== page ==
‘When it comes to camera movements and shooting techniques, we’re doing a variety of things to keep the show interesting, informative and entertaining,’ says Englehardt. ‘For instance, we’ll place a camera onto a bulldozer, so viewers will feel that they’re riding on the machine – especially when a car drives by the bulldozer. Thanks to our camera work, they’ll believe they’re towering over the car from about 20 feet. Additionally, a pedestrian may walk past the tires of a dump truck, which are about 15 feet in height, so people will hopefully obtain a good perspective of these things’ size and stature.’

Computer animation will also be an integral part of the series. ‘We’ll composite a shot of a crane with images of the Statue of Liberty piled on top of one another – something which will also emphasize the machines’ height and power,’ reveals Englehardt.

Other episodes will explore equipment such as the Newell Shredder – a machine capable of shredding a car into bits and pieces of metal within 30 seconds.

‘We want to transform these things into characters,’ says Scheer, ‘so we’ll explore the machines’ evolution, the competition between their manufacturers and their many capabilities – elements which will hopefully keep the audience interested and watching.’ Simon Bacal

Real life, real turtles

These are exciting times for GRB Entertainment. The L.A.-based production house – which has operations in both Canada (GRB Great North Productions) and Berlin (GRB Deutschland) – will churn out more than 170 hours of original production this year. The company’s busy work schedule includes 13 x 30-minute episodes of Extreme Contact, featuring the ongoing adventures of Mehgan Heaney-Grier, Mark Rackley and Manny Puig. In each episode, Contact’s fearless hosts take on the predatory creatures of the Florida Keys and swamps – such as snapping turtles, sharks and giant sea bass. Production of the series, which debuts on Animal Planet in March, will continue until early July.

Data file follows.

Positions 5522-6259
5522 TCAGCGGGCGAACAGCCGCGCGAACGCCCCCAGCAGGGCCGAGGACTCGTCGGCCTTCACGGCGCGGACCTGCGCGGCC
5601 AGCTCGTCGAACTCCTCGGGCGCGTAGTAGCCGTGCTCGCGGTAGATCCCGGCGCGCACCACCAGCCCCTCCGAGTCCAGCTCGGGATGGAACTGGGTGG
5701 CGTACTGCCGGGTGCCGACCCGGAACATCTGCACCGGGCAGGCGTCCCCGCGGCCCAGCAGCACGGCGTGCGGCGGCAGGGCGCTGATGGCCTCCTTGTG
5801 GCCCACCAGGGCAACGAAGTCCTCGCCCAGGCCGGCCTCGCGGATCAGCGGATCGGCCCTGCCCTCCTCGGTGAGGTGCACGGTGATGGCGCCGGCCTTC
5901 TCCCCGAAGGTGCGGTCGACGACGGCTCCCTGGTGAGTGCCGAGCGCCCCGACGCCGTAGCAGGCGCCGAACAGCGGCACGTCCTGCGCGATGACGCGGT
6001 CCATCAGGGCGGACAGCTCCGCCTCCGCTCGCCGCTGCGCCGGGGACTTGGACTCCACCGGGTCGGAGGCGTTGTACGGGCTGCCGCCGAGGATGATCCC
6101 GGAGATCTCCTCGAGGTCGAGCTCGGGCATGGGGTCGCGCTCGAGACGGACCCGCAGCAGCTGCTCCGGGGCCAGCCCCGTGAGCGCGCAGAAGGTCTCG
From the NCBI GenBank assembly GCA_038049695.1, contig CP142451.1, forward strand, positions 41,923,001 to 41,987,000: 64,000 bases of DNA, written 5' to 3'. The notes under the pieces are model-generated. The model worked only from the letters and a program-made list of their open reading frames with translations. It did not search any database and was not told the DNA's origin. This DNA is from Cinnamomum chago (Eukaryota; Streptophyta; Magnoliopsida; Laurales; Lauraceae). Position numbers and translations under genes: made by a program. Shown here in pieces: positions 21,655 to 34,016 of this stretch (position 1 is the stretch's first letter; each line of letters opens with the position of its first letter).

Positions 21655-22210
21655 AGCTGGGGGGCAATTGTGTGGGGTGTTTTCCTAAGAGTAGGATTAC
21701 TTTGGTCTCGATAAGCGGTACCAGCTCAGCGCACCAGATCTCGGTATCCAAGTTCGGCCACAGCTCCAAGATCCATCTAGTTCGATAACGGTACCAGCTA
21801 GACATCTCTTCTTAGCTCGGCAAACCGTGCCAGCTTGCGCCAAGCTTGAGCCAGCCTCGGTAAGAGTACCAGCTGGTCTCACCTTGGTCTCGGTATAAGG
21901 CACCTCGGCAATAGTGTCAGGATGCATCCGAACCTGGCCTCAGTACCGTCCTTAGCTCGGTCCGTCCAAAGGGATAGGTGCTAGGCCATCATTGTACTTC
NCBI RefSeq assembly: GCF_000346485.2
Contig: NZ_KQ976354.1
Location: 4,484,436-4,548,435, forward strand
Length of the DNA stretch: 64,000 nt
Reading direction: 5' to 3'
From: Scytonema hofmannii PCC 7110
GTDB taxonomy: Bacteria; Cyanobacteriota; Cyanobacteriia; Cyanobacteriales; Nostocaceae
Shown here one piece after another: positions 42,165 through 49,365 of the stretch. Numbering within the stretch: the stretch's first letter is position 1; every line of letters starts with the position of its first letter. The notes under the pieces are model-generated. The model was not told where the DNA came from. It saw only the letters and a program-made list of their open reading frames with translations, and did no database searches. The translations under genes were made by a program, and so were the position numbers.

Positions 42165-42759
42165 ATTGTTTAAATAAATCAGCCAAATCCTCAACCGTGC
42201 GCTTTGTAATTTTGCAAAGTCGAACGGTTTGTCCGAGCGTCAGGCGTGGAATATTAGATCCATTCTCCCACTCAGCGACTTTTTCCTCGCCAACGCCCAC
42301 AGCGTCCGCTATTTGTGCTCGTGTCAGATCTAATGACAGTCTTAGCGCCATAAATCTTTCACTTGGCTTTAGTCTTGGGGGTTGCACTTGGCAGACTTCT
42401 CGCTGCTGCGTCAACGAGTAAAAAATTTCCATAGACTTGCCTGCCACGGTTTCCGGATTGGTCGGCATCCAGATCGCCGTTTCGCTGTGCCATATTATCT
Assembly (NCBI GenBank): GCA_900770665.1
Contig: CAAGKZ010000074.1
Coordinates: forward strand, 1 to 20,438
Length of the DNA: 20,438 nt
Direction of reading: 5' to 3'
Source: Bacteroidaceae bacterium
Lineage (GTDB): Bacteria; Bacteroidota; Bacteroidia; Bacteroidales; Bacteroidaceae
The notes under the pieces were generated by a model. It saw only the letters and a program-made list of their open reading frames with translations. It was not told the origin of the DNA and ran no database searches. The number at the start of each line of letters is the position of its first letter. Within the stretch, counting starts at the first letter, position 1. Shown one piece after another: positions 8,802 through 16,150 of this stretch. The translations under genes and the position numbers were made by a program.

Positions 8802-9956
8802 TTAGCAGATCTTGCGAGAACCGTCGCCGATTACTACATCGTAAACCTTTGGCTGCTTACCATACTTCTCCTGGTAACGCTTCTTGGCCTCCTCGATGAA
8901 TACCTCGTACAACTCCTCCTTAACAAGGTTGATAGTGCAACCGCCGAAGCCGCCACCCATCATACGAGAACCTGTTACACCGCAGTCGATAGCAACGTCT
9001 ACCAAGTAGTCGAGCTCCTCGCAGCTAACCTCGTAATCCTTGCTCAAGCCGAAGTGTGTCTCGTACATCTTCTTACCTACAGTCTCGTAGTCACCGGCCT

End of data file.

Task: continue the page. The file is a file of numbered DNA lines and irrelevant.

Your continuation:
The company is also producing 13 half-hour episodes of Medical Story for Discovery Health. Currently in production until November, the series is slated to debut in July.

‘We’re focusing on a full variety of medical problems, procedures, diagnoses, accidents, recovery and other medical issues which people experience through life,’ says Gary R. Benz, GRB’s president and CEO. ‘We see the patients, we discover their health problems, we meet the doctors, and we learn about their options.’

grb spends approximately US$300,000 on each one-hour episode of its primetime cable shows.

Formed by Benz in 1987, GRB Entertainment has also produced such documentaries as Medal of Honor for tnt, War Dogs for Discovery, Real Heroes for Spelling Entertainment and The World’s Wildest Daredevils for Fox Family Channel. Simon Bacal


Kilted dead in 3D!

Next to the cuisine, the scariest thing in Scotland may be its ghosts. The Scots have spent centuries whacking each other with Claymores, and in the process have created countless haunted places, filled with the terrifying and the unexplainable.

Halloween 3-D is a new production in the works from German producer/distributor Telcast International. Although known more for their underwater exploits, Telcast is surfacing to explore the drier haunts of Scotland. Along with parapsychology students from the University of Glasgow, the filmmakers will witness the events of one Halloween night in three dimensions, as the students conduct their uncanny postgraduate experiments, and talk with six `seemingly’ normal people who have had encounters with the inexplicable and foreboding.